In Between the Lines: The Examination of Italian and English Poetry Across the 16th and 17th Centuries
This exhibit was created by Daryan Rose-Havens as part of an internship through the Italian department and the Rare Books department of Howard-Tilton Memorial Library at Tulane University.
The poets and poems selected for this exhibit are from rare books that can be found in the Rare Books department of Howard-Tilton Memorial Library at Tulane University.
Poetry as a means of expression continues to withstand the test of time – in fact many of the first records of poetry date back as far as Sumerian times (3000 BC) and Ancient Greece (800 BC). Poetry can be found in a variety of mediums including but not limited to being written, spoken, sung, or performed. Each poem has its very own reading [Note: reading can refer to the physical act of silently/verbally reading the poetry and/or one’s comprehension of the poem] that gives way to its very own beauty. It is within the poetry from a given time period that one is able to take a glance into the world of the poem and the poet. Despite the various roles that poetry has performed throughout history, it is in the 16th and 17th centuries that Europe witnesses an explosion of popularity in poetry as a means of personal or public expression that truly reflects the time period in which it is written.
Throughout my research in Medieval, Early-Modern to Renaissance literature, I found interesting differences in the poetry that was being produced in Italy and in England during the 16th and 17th centuries. In order to gain a complete understanding of the poetry from this period, one must first understand the historical context:
England experienced a transformation in politics, religion, and English arts in a way that forever changed its course of history. From Queen Elizabeth I to James I, the English government in the 16th and 17th century went through radical changes including a civil war in which the role of the monarch and parliament caused a division throughout the country. In addition to political turmoil, the church underwent drastic changes in the late 16th century, early 17th century when the Protestant reformation spread across Europe. At the same time, the country also saw a flourishment in the arts with literary figures such as William Shakespeare, Christopher Marlowe, and Edmund Spencer. Similar to Shakespeare’s historical plays (Henry IV I & II, etc.), the poetry that arose from this time period also reflected the changing climate of the country. In the poem “Listen Jolly Gentlemen,” we see a celebratory poem in honor of King James and even in the poem “Delight in Disorder,” one may find a political allegory woven into the seemingly romantic poem. Likewise, several poems can be found that describes the author’s preference or disliking of monarchs at the time, (a majority focus on Elizabeth I, Charles I/II, and James I).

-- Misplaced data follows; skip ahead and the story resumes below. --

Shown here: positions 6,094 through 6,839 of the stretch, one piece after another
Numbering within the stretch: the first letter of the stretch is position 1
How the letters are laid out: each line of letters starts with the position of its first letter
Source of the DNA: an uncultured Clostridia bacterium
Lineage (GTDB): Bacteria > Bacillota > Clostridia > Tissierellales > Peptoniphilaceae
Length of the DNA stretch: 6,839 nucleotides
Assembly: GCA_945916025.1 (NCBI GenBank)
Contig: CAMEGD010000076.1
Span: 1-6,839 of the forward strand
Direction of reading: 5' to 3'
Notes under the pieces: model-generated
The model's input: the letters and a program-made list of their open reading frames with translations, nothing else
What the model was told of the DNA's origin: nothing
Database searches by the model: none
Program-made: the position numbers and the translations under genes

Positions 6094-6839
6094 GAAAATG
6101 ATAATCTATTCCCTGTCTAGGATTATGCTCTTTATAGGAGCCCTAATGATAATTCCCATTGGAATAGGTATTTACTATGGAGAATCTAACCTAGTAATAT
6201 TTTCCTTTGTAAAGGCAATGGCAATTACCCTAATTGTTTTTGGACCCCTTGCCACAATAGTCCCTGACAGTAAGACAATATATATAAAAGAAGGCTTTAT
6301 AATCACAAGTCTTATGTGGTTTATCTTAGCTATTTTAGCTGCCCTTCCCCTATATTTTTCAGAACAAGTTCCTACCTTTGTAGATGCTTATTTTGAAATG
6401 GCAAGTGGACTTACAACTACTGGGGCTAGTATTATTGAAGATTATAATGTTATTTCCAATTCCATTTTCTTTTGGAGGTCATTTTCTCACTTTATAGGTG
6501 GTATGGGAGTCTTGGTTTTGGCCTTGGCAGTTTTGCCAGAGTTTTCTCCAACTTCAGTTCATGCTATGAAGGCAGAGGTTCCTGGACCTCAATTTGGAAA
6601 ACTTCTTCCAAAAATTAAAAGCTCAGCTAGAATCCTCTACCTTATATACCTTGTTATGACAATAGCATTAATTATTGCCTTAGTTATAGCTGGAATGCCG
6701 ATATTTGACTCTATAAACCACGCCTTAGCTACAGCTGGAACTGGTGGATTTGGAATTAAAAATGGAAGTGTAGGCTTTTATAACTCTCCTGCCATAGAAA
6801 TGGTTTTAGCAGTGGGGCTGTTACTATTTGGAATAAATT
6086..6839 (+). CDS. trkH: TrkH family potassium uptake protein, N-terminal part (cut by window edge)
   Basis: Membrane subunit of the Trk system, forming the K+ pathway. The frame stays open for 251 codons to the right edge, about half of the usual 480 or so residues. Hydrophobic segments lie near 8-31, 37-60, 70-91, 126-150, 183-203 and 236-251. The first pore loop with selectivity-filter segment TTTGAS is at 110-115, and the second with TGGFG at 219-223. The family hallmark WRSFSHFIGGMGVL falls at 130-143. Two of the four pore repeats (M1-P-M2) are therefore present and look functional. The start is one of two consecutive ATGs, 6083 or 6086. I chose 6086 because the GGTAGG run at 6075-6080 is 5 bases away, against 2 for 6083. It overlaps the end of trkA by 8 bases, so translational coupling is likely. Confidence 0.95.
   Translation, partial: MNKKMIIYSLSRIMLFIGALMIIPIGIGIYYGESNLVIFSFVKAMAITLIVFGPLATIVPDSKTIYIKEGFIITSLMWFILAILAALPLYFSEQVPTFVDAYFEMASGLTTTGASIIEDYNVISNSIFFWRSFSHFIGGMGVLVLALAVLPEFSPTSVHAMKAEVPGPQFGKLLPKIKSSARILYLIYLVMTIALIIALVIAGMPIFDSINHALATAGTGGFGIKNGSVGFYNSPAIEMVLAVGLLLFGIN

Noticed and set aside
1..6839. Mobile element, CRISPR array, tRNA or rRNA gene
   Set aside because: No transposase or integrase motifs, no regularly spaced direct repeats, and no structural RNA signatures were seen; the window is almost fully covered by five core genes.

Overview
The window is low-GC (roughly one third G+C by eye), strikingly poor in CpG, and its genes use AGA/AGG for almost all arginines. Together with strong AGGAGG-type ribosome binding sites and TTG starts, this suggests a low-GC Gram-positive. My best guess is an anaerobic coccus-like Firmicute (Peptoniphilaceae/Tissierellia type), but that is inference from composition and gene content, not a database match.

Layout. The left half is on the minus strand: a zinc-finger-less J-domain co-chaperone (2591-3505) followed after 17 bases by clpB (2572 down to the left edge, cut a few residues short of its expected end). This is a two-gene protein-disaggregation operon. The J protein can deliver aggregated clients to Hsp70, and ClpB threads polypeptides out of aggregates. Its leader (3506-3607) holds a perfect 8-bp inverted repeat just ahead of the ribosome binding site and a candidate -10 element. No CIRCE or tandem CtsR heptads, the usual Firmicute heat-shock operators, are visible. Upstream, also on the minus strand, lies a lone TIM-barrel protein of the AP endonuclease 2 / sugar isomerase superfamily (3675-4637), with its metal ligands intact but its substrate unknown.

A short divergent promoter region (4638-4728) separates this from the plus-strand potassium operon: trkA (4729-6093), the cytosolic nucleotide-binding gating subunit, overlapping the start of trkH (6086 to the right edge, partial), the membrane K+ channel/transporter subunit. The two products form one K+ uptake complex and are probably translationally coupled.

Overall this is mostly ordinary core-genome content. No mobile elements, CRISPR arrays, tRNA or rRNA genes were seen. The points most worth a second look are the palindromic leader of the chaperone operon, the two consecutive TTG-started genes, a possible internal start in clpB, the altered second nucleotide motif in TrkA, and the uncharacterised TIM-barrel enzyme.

When one thinks of Italy, the first thought that comes to mind (generally speaking) is ‘Renaissance.’ That is because the Renaissance left such lasting effects on the country and its culture, that its presence is still felt today. During the Renaissance, Italy went through a transformation in almost every area of life: Many cities formed their own governments or republics, (i.e. The Republic of Florence, The Republic of Venice); The Catholic church underwent its own reformation (the Counter-Reformation) as a response to the Protestant Reformation; cities began to experiment with their architecture (Brunelleschi’s duomo in Florence and il Duomo di Siena and its alternating color scheme); and most importantly, the flourishment in the arts (famous artists such as Raphael, Da Vinci, Michelangelo, Botticelli, etc., were all contemporaries during the Renaissance). The works of literature from this time period highlight the interest that the Italians had in subjects such as love, nature, mankind, sexuality, and God. Michelangelo’s poetry focuses heavily on his relationship with God throughout his poems as well as his struggle with his sexuality, (it is hypothesized that Michelangelo was homosexual due to some of his love poems as well as pieces of art being dedicated to Tommaso de’ Cavalieri). Similarly, in the Paolo Rolli poems, he describes love through different aspects of nature and how it must adapt.With the height of the Renaissance being in the 16th and 17th century, it is no surprise that the poets of the time wrote about such subjects.
Ultimately, it is the reader’s interpretation of a poem that truly gives it meaning.